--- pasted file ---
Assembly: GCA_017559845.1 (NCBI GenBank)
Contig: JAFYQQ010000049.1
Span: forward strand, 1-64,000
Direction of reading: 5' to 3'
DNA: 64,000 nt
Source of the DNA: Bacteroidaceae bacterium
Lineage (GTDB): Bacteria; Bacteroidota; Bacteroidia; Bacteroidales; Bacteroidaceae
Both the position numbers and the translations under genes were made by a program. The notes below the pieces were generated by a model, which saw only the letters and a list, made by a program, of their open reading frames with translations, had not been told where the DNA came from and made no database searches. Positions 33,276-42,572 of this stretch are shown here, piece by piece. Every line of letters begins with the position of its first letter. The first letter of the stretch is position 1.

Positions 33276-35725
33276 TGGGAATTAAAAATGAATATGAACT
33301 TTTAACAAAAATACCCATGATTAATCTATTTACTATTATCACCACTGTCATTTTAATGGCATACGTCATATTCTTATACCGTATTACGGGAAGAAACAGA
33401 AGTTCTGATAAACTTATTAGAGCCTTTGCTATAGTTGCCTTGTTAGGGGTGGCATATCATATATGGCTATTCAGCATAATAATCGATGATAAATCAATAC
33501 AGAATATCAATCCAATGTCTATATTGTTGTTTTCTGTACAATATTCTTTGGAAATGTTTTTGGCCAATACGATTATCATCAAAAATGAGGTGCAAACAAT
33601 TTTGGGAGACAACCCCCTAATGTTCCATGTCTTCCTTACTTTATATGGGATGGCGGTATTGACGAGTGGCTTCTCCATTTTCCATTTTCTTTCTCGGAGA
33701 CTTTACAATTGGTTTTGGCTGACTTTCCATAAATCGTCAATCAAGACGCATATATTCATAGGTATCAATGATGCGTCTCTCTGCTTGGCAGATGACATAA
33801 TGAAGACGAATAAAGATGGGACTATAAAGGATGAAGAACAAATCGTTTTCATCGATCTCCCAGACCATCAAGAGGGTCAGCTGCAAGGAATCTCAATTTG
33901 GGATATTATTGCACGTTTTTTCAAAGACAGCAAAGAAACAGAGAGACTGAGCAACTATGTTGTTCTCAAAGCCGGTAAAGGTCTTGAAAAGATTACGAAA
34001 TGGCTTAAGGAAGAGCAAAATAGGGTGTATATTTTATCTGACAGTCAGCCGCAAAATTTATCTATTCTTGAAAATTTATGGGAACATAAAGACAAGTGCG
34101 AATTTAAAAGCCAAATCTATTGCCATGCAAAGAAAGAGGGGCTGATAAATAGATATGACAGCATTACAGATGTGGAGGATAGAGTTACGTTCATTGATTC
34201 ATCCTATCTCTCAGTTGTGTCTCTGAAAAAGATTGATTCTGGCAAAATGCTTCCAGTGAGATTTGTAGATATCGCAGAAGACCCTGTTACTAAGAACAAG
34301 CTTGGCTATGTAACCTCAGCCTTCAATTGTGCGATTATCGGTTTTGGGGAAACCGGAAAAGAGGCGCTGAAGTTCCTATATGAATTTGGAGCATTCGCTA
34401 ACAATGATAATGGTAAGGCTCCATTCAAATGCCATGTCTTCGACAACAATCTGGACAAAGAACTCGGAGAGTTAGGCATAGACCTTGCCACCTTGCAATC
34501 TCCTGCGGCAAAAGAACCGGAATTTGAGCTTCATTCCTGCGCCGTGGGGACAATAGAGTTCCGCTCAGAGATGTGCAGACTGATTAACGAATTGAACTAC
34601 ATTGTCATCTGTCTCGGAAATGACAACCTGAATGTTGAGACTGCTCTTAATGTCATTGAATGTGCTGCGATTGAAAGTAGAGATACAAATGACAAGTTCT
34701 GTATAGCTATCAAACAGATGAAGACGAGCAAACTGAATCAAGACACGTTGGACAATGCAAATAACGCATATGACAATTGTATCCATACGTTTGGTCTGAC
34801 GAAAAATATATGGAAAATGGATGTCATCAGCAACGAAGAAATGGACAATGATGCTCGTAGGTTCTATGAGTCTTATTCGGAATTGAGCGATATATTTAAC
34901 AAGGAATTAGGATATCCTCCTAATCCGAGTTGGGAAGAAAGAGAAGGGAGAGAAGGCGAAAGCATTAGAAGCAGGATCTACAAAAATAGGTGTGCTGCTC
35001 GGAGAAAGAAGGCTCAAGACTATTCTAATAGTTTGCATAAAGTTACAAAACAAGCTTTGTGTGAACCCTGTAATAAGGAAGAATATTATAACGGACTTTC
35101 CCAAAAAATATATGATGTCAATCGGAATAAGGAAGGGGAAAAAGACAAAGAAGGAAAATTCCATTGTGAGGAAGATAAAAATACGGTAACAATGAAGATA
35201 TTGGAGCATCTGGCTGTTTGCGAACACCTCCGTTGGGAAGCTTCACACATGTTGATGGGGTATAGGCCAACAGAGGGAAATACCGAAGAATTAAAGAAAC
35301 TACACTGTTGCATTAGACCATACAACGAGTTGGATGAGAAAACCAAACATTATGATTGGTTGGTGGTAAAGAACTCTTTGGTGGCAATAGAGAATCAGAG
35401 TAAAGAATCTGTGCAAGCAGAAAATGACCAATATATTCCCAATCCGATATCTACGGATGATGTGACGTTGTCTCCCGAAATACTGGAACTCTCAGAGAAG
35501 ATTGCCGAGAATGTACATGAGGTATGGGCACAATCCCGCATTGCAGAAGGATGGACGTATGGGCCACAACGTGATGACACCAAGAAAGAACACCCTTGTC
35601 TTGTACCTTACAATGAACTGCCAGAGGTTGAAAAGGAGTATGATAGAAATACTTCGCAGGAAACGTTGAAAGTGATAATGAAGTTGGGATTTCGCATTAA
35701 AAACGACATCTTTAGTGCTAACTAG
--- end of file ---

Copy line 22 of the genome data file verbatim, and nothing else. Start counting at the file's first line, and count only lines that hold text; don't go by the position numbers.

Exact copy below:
34401 ACAATGATAATGGTAAGGCTCCATTCAAATGCCATGTCTTCGACAACAATCTGGACAAAGAACTCGGAGAGTTAGGCATAGACCTTGCCACCTTGCAATC